A nasal flu vaccine is being recommended by experts as an effective and pain-free way of protecting children from the flu.

FluMist, a vaccine that is sprayed into the nose, is one way of avoiding the pain and stress of an injection. "I would personally prefer that for my kids, because then they don't have to endure the pain of the flu shot — and the anticipation and the anxiety that goes along with it," Ly Ying Ho, a Toronto mother, told CBC News. 

Based on its high efficacy in two- to 17-year-olds, the National Advisory Committee on Immunizations is recommending the nasal vaccine over traditional injections. Dr. Steven Moss, a pediatrician in Toronto, agrees.

"There's 50 per cent better efficacy for two and 17-year-olds for getting the inter-nasal version versus getting the inter-muscular version," he said. The only difference is that the nasal vaccine injects a live virus rather than a dead one into the body.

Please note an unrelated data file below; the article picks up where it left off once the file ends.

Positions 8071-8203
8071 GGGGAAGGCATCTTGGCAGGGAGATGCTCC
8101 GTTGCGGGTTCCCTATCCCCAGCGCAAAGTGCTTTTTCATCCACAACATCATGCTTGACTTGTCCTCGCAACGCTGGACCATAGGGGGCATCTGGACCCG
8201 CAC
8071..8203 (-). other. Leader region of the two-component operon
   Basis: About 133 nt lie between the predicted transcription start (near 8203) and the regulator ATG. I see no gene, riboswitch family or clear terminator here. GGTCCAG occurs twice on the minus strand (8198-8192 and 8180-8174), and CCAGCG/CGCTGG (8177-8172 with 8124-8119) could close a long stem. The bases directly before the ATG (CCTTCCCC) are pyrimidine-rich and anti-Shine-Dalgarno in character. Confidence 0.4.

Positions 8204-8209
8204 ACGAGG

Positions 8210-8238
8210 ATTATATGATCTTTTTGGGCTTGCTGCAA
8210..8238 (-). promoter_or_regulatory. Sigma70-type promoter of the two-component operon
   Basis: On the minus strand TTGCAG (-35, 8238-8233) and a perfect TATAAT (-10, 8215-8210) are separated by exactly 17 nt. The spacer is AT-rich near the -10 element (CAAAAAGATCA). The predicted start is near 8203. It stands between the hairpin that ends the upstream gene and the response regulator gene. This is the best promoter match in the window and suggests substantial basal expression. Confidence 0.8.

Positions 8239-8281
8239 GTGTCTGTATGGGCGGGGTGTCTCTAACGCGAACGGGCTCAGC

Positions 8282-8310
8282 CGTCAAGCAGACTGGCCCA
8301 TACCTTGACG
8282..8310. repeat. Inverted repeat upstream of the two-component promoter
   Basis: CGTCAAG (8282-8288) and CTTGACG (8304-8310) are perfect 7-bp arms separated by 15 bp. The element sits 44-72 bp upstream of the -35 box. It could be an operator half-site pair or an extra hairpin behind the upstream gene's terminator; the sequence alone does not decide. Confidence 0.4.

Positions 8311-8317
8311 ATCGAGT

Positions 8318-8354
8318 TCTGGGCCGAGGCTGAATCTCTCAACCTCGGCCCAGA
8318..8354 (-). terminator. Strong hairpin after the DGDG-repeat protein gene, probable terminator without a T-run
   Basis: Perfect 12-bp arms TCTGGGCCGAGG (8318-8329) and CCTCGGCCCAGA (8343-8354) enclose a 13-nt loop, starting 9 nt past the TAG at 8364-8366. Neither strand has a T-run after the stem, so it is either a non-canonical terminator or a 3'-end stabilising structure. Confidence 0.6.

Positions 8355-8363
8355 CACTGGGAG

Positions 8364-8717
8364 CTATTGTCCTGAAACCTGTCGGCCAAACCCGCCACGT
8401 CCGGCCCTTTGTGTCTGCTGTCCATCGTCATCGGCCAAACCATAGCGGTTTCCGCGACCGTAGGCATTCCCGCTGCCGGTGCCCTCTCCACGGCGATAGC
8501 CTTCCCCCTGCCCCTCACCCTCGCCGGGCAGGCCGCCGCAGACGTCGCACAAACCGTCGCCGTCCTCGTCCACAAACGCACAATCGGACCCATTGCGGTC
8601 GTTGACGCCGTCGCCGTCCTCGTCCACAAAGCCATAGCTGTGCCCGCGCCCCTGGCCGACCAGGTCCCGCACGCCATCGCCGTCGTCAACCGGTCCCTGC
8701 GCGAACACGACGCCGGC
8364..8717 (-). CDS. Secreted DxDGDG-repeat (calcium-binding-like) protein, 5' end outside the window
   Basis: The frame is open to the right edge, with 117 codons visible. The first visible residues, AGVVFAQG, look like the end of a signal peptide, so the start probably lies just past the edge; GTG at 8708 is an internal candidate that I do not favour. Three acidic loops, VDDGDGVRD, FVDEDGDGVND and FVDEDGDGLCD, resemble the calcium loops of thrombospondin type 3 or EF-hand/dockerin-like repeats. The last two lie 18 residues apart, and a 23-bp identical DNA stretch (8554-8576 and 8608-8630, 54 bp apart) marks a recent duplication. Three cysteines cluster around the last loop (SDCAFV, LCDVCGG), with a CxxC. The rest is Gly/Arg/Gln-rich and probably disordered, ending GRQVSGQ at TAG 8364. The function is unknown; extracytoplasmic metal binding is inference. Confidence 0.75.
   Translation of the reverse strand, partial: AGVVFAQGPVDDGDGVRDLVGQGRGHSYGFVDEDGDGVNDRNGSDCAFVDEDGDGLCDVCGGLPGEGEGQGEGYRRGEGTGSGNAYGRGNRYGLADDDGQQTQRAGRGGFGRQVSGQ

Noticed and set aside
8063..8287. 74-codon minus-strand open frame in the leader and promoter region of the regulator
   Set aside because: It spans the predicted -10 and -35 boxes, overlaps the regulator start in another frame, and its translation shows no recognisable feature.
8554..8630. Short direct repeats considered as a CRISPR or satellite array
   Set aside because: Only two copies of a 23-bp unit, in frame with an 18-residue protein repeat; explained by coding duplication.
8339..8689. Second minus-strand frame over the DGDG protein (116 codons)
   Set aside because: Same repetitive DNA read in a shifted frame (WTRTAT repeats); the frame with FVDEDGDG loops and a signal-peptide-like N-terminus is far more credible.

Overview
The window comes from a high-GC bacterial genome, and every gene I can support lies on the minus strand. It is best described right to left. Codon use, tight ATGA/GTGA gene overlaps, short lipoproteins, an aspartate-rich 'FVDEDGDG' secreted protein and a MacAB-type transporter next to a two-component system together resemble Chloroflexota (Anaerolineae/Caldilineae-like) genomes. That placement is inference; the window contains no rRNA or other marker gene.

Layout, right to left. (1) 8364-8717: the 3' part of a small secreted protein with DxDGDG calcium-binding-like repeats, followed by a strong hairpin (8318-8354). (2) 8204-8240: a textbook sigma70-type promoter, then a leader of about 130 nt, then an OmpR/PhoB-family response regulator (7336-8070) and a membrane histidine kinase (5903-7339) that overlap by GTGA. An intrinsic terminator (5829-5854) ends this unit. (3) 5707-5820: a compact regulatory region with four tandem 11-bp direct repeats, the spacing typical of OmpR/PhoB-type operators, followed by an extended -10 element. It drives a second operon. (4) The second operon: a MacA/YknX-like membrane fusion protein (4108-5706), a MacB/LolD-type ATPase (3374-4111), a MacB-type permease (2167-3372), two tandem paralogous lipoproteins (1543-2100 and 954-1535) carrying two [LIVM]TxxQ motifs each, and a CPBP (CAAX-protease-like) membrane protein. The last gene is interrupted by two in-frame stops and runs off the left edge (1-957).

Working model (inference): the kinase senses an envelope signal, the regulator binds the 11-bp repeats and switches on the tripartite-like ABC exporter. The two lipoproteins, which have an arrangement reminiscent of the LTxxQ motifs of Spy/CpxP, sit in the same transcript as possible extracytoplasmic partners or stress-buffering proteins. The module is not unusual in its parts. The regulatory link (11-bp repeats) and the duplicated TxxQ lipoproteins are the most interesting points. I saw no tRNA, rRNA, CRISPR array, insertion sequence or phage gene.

Despite the endorsement, some find administration of the vaccine trickier. 

"For me, a needle is easier," said Brenda Nguyen, who manages a doctor’s clinic in Toronto. "You just have to hold their arm and that's it. But the other one you have to put into their nose and actually spray them and they have to inhale it for it to actually go inside. And they don't do that."

Moss wants the nasal vaccine covered under provincial health-care plans. Currently it’s an out-of-pocket expense of $25 though some provinces are reviewing it for public flu clinics.

Alberta is doing a pilot project on 2,000 people to test whether the mist could work at public flu clinics.